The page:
Institutional investors perception of hedge funds appears to be maturing, according to research from investment bank Deutsche Bank, with investors increasingly appreciating hedge funds as just one piece of a portfolio approach to asset management.
Hedge funds have historically been seen as an almost separate asset class by mainstream institutional investors, who have often found it hard to come to terms with alternative investment strategies and how they fit within a broader portfolio. Of course insurance-linked securities funds, including catastrophe bond funds and reinsurance-linked strategies, fit squarely within this segment of the asset management space.
The results of a survey published by Deutsche Bank today suggest that institutional investors view of hedge funds is maturing and that increasingly investors are getting to grips with including allocations to hedge funds and other alternative investment funds within their broader portfolio strategy.
Deutsche Bank’s twelfth annual Alternative Investment Survey saw over 400 investor entities participating, representing more than $1.8 trillion of hedge fund assets and over two-thirds of the entire market in terms of assets under management.
Strong growth for the hedge fund sector is expected through 2014, with institutional investors expected to increase their allocations to hedge funds as they find better ways to slot alternative investments into their broader portfolios.
Hedge funds are forecast to grow the assets of the sector to $3 trillion by the end of 2014, up from the $2.6 trillion they ended 2013 with. This is a combination of $171 billion net inflows and performance-related gains of 7.3% (representing $191 billion), according to investors forecasts for the year.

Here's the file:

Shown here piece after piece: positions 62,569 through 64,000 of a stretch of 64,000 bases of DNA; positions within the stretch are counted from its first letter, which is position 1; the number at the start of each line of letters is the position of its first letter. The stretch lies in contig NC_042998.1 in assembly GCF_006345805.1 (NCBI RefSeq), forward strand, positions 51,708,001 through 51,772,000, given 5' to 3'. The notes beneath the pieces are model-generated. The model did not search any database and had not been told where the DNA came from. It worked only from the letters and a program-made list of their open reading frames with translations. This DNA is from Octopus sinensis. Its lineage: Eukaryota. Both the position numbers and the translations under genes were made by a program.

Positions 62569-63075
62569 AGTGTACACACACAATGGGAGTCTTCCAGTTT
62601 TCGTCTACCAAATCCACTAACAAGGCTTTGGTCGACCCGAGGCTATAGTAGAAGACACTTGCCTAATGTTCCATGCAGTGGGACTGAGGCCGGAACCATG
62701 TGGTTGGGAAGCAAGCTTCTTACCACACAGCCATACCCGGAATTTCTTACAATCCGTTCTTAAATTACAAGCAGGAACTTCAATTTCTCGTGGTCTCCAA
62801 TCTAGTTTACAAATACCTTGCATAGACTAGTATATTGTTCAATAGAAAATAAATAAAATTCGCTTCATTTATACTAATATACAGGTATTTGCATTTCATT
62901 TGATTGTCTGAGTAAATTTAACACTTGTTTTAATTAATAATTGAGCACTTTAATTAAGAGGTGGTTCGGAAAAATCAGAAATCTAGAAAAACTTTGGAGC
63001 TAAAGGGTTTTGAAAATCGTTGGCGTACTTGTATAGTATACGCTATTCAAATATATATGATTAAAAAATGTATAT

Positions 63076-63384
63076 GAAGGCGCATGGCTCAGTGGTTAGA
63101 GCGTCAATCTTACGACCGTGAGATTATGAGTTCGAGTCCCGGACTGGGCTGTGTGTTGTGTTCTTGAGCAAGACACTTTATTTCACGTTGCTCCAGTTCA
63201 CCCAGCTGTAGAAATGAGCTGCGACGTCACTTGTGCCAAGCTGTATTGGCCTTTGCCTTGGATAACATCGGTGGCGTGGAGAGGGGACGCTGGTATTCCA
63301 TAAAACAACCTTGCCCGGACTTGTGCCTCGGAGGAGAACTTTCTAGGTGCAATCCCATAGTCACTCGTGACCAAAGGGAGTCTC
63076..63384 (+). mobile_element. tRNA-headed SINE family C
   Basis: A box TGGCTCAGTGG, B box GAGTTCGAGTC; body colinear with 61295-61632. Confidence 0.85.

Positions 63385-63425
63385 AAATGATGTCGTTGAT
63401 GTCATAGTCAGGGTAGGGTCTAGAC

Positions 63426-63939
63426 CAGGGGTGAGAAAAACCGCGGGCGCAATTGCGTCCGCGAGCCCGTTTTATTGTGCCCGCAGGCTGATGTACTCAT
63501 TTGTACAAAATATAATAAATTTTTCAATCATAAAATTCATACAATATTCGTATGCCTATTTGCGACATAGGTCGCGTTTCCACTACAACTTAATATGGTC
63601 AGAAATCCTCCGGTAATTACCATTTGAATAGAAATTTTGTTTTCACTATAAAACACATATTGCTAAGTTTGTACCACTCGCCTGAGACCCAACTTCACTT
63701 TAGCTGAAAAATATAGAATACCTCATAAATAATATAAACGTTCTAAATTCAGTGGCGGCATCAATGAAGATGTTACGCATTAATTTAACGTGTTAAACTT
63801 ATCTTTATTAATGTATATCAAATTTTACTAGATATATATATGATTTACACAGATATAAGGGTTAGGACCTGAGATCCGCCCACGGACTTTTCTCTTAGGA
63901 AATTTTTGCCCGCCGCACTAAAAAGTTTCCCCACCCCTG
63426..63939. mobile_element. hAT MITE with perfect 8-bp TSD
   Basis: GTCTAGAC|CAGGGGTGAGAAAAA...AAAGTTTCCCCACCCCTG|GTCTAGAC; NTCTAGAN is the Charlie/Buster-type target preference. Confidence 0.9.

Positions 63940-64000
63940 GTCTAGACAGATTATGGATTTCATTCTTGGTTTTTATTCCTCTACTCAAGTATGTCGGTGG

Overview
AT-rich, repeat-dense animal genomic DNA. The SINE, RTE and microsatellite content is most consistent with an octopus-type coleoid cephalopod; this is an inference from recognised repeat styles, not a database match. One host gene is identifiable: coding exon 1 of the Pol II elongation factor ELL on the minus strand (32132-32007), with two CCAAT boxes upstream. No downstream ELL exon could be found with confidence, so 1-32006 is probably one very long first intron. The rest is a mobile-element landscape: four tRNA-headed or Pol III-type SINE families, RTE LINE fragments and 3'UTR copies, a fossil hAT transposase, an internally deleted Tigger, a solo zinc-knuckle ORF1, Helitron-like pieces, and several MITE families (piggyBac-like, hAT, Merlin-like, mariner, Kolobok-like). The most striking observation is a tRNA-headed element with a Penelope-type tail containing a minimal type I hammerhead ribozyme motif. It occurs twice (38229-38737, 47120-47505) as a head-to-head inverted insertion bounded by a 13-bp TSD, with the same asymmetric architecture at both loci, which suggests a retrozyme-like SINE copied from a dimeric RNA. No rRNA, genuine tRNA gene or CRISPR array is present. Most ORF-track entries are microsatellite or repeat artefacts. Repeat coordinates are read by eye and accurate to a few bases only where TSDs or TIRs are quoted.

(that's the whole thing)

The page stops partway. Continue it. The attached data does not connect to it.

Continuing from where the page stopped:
A slice of this growth in hedge fund AuM will be destined for the ILS and reinsurance linked investments sector. Growth in hedge fund allocations can only help the growing ILS, catastrophe bond and reinsurance investments space to increase its profile among the wider institutional market, as they come under the scrutiny of an ever broader set of potential investors.
Deutsche Bank’s survey results showed that institutional investors have been increasing their allocations to hedge funds steadily, with over half of investors polled increasing allocations in 2013 and 57% saying that they intend to up their allocations to hedge funds in 2014.
That also bodes well for ILS funds and reinsurance linked investments as these investors will be looking for diversification within their allocations to hedge funds and ILS certainly stacks up on that measure. In fact, as institutional investors increase their focus on hedge funds ILS and reinsurance may stand out due to the low correlation with broader financial markets and indicators. The diversification that an allocation to ILS and reinsurance can offer within the hedge fund component of a large institutional portfolio is likely to stand out to these investors and their advisors.
Institutional investors now make up two-thirds of the hedge fund industries assets, compared to around one-third before the financial market crisis. This shows that institutional investors are not just more comfortable with allocating to alternative asset classes and hedge funds they are happy with the returns and performance provided as well.